Bitcoin’s underlying technology helps solve crimes, claims Andreessen Horowitz exec
Facebook’s entry into the cryptospace with its native cryptocurrency, Libra, has put Bitcoin and other cryptocurrencies in the spotlight. Several financial watchdogs across the world have now acknowledged the presence and widespread use of cryptocurrencies. However, most of them, including the President of the United States, have dissed Bitcoin, suggesting that it would pave way for criminal activities.
In a world where several people view Bitcoin as an instrument to carry out illegal activities, Katie Haun, a former Prosecutor and General Partner at Andreessen Horowitz, has asserted that the same technology has helped her solve cases. Blockchain transactions or “digital bread crumbs,” as Haun calls it, have helped her track down illegal funds a lot more efficiently than trailing cash. The first female partner at Andreessen Horowitz added,
“The government was able to use that same technology to actually track down criminal activity it might not otherwise have been able to. Without the technology underlying bitcoin, we never would have been able to catch those people.”
Haun expanded upon the same, claiming that tracking crime through credit cards and international bank accounts is a lot harder as it requires a subpoena.
Further, she elaborated on how government agents are misusing early adopters of cryptocurrency, recalling how the creator of Silk Road was extorted. Haun pointed out that certain crimes would be impossible to track or solve if they were committed in cash. She said,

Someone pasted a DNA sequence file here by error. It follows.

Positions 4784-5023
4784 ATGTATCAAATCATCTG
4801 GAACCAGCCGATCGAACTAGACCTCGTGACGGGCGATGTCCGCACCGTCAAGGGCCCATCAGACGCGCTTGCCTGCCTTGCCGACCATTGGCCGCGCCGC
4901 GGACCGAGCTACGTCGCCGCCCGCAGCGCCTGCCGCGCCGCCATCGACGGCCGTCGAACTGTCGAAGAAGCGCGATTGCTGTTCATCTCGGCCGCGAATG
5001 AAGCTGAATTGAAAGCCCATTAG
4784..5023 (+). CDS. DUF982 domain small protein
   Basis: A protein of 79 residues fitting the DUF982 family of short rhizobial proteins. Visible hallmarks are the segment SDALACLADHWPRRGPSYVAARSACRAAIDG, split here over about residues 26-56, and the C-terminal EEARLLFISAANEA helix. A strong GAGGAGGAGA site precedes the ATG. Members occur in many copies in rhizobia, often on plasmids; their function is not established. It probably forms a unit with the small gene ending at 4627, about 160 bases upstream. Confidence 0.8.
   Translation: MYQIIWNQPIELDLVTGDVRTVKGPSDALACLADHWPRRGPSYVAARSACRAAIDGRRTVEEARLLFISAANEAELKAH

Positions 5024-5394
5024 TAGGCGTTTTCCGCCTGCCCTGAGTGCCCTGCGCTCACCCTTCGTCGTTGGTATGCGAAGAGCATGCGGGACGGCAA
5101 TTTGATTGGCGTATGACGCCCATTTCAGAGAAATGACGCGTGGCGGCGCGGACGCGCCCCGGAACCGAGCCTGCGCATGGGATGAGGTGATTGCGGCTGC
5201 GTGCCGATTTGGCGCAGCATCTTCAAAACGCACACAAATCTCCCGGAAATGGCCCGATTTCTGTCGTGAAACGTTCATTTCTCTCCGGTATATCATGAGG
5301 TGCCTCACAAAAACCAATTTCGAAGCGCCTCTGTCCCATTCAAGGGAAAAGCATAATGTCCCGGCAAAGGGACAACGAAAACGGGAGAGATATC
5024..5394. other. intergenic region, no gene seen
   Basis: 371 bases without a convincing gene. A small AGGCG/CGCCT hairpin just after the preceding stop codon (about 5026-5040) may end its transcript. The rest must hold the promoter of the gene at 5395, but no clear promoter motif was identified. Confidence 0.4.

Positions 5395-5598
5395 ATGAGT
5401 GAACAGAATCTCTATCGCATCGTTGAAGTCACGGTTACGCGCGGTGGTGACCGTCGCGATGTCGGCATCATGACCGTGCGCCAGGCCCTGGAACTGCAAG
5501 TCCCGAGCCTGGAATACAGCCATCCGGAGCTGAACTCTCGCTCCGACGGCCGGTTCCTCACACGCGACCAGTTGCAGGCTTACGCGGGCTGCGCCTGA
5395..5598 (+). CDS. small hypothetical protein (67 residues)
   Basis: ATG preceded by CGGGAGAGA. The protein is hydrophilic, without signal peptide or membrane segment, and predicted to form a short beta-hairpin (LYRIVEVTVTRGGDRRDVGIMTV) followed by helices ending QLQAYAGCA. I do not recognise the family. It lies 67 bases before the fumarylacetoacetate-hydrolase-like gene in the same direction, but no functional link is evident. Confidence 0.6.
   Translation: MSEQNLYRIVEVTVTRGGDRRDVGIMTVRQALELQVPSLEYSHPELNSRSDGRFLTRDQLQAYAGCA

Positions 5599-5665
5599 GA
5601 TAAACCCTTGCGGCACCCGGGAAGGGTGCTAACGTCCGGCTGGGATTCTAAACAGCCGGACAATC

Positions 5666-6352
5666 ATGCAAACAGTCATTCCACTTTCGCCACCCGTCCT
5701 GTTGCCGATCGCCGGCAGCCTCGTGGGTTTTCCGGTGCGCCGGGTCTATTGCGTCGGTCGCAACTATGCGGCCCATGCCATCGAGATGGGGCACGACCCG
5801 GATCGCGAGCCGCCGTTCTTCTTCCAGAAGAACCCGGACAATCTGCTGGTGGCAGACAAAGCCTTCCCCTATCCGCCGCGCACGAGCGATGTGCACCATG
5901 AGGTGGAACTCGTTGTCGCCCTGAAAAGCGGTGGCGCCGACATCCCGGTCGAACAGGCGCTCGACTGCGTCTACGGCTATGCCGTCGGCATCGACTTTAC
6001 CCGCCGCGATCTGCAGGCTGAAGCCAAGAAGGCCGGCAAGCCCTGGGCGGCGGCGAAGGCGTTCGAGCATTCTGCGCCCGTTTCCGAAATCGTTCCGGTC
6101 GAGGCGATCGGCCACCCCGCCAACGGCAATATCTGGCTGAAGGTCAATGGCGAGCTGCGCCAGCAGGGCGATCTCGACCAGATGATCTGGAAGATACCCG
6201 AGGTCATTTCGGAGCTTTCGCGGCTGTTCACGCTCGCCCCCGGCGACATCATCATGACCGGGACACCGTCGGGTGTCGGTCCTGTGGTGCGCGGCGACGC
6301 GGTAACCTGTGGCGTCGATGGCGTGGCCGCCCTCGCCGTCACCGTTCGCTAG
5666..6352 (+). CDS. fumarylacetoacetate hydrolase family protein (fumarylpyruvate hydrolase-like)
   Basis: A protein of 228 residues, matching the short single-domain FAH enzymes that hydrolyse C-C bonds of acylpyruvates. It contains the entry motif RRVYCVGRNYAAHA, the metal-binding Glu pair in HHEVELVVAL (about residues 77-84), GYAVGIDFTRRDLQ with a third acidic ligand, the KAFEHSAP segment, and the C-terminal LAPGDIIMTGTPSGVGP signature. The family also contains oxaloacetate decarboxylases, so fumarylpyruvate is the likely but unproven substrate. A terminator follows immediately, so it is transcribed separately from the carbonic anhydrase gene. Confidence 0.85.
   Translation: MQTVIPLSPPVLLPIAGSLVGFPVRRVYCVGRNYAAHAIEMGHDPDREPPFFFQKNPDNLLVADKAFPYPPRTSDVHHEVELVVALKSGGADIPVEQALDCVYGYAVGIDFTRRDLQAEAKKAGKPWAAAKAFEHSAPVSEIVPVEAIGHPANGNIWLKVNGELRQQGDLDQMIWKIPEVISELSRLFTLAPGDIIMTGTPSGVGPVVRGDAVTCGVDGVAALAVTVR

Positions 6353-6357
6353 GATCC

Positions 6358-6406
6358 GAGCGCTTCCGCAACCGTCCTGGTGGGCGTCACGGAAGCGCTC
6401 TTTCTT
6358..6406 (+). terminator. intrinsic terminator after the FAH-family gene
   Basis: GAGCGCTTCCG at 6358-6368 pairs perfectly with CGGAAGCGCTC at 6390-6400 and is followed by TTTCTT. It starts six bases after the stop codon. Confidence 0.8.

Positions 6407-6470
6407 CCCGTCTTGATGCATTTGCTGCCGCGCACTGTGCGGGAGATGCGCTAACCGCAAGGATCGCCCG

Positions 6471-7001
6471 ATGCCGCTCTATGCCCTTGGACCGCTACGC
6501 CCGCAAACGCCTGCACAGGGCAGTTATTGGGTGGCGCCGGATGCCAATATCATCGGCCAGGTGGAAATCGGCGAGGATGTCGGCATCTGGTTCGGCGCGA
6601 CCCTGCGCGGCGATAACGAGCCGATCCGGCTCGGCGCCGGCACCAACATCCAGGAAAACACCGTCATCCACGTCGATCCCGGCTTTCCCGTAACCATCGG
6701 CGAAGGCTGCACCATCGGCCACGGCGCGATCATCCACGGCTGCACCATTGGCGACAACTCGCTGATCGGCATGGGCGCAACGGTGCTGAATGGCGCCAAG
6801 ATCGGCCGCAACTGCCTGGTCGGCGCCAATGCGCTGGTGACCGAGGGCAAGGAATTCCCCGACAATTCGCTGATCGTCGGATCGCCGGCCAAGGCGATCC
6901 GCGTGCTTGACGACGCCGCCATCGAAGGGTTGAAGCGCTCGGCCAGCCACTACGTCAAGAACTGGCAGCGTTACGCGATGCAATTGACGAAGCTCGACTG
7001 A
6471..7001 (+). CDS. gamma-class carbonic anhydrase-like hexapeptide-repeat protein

“Sometimes, the earliest adopters of new technologies are criminal. Criminals are always looking for loopholes or new ways to exploit systems.”
Additionally, Haun spoke about her company’s involvement with Facebook’s controversial cryptocurrency, Libra. Last week, the social media giant had a tough time as most of its prominent backers were reconsidering their association with Facebook due to the regulatory obligations that it is facing. PayPal for instance, announced that it would no longer back the project. However, Katie Haun clarified that Andreessen Horowitz would continue to play an “active role” in the project. She said,
“I think it would be a really dangerous thing, and frankly a dangerous precedent to start shutting down technology before it’s built.”
Haun also shed light on the fact that the crypto-industry is open to regulations, but regulatory uncertainty is what makes the mainstream industry steer away from it.